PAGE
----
People and social media for a world without torture

World without torture

In one month, on June the 26th, it’s the “United Nations International Day in Support of Victims of Torture”.

For the IRCT, abbreviation for “The International Rehabilitation Council for Torture Victims”, today is the start of a large, worldwide campaign to help raise awareness for the problem of torturing and the effects of it for its victims.

The IRCT is a worldwide organization which helps the torture survivors to start building a new life for themselves, and at the same time fights to ban torturing from the planet entirely.

Like every NGO, the organization greatly depends on the support of donors and people’s goodwill.

This year, the IRCT plans to more than ever denounce the problem of torture and the effects of it, and continue the battle against it.

With this, the IRCT calls upon people but even more so upon the media which nowadays connect people and therefore make it possible for NGO’s to mobilize the world on a bigger scale, and with a larger and faster reach: social media.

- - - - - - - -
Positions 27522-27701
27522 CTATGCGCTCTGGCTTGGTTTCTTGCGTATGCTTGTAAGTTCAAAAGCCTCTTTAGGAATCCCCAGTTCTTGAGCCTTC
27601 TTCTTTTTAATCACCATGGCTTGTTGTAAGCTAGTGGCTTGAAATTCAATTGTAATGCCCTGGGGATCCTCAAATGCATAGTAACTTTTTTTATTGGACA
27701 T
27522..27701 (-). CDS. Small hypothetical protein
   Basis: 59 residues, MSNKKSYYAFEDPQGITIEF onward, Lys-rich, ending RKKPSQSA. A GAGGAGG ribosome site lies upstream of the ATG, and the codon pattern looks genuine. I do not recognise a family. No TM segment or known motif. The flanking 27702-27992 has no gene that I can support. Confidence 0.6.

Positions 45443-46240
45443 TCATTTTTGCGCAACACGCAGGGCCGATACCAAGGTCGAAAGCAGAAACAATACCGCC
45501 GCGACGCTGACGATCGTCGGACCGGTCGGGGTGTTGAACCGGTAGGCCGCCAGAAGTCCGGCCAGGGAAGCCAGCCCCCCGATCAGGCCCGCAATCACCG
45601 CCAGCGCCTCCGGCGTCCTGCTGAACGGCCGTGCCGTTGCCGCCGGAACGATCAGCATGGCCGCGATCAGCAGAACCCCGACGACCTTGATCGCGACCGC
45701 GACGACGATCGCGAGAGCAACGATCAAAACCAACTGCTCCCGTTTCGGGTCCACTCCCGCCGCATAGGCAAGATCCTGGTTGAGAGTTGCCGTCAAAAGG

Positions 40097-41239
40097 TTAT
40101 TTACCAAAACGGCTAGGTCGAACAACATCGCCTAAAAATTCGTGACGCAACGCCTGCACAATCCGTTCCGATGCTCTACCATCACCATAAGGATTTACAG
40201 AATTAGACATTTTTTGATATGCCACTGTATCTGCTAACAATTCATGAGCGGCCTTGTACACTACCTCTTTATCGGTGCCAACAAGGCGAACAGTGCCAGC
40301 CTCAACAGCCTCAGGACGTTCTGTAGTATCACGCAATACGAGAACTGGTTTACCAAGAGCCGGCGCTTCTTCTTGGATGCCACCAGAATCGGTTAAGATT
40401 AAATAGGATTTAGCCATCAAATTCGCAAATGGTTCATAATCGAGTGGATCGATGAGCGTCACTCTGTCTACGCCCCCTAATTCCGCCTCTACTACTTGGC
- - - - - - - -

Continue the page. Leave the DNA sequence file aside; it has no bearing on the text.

This happens through the “World without Torture” campaign, which has the goal to make the dream of a world without torture reality, with the use of a Facebook and Twitter account, amongst other things.

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Paid brand conversations on the rise: transparency is a myth, money makes the social media world go round

Money A study from PQ Media has found that more brands are likely to compensate bloggers and social media users in an attempt to generate chatter about their products. The press release about the report doesn’t really say if in these practices clear and obvious links between the posts/tweets/whatever and the advertisers exist for the people who take the effort to tweet, buzz, share, bookmark, retweet, like or simply ‘read’ them.

Maybe the report tells more about it, but I don’t really feel like paying $1,295 to find out and I guess the relationships between the ‘social influencers’ and the brands that reward them are not always clear since PQ Media uses the word ‘controversial’. And, let’s face it, we all know business is business. 

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